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Hong Kong turns heads with Asian LGBTQ art show

Exhibition ranges from the 1940s to modern video installations

A mural by Japanese artist Maru Yacco, exhibited at "Myth Makers -- Sprectrosynthesis III" at Hong Kong's Tai Kwun Contemporary. (Courtesy of Tai Kwun Contemporary)

HONG KONG/TOKYO -- Four years ago, thousands of people dressed in multicolored outfits gathered in the center of Hong Kong for the city's annual Pride parade, waving rainbow flags and calling for LGBTQ rights. Since then, awareness of the often-marginalized community has faded against the background of the COVID-19 pandemic and a draconian national security law that has stifled creative freedom and political discussion.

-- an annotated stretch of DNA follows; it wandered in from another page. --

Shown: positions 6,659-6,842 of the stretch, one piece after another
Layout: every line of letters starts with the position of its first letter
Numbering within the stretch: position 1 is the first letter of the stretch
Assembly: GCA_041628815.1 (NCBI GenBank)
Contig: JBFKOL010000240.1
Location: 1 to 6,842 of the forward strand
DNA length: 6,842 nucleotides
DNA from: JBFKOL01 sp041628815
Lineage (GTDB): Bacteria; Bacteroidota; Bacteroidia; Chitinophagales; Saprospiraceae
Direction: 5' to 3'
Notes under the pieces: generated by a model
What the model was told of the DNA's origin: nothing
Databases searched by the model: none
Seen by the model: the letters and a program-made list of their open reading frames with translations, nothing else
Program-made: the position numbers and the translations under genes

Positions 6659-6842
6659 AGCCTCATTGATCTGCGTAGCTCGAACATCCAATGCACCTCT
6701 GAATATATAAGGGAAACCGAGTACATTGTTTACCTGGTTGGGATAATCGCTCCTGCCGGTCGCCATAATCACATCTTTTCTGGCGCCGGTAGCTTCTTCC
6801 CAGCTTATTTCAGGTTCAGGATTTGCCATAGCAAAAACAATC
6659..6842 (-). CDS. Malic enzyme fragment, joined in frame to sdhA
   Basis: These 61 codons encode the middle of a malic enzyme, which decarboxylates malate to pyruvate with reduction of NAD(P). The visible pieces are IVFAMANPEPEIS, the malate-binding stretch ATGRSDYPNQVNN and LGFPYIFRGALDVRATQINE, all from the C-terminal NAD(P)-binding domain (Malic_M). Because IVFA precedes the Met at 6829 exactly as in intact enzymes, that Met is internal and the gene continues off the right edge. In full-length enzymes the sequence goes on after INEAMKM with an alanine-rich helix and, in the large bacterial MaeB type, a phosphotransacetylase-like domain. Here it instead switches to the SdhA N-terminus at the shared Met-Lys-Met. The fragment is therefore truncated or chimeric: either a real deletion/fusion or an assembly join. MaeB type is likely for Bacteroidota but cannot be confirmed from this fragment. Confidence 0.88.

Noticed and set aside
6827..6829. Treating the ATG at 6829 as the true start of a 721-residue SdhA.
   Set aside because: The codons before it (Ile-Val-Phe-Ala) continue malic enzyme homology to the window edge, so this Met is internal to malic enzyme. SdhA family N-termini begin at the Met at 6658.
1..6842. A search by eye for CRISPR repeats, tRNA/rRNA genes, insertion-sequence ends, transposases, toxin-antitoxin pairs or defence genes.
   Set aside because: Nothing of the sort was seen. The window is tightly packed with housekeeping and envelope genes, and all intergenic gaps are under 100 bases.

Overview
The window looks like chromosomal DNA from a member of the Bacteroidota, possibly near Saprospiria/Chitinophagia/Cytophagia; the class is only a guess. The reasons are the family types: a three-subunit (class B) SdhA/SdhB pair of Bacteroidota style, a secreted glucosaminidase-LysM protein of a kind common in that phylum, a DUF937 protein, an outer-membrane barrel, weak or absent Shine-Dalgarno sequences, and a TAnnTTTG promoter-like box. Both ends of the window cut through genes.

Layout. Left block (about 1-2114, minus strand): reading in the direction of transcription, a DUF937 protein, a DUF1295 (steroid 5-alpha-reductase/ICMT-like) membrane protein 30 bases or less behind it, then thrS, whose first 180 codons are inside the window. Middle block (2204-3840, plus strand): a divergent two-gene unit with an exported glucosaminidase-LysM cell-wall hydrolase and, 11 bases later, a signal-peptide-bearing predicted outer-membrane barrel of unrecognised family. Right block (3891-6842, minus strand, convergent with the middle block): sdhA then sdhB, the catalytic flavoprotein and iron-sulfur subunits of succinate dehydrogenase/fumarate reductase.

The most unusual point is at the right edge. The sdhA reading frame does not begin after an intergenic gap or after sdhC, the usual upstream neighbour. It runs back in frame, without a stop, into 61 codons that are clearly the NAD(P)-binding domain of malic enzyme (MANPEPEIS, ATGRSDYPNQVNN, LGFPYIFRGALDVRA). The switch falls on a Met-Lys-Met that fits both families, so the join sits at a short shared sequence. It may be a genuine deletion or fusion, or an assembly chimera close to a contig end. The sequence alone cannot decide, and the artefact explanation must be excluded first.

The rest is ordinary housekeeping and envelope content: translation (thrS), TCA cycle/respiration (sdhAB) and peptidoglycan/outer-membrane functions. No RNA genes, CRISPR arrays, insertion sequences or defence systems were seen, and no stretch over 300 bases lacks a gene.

Now, an innovative art space is reviving the debate with its latest exhibition. As Asia slowly emerges from the pandemic, Tai Kwun Contemporary has become an unlikely new outlet for LGBTQ creatives in Hong Kong. "Myth Makers -- Spectrosynthesis III" is the city's first major exhibition to capture LGBTQ perspectives from around Asia and encourage queer dialogue in a society that, despite its relatively liberal reputation, has struggled to accept and celebrate its LGBTQ community.

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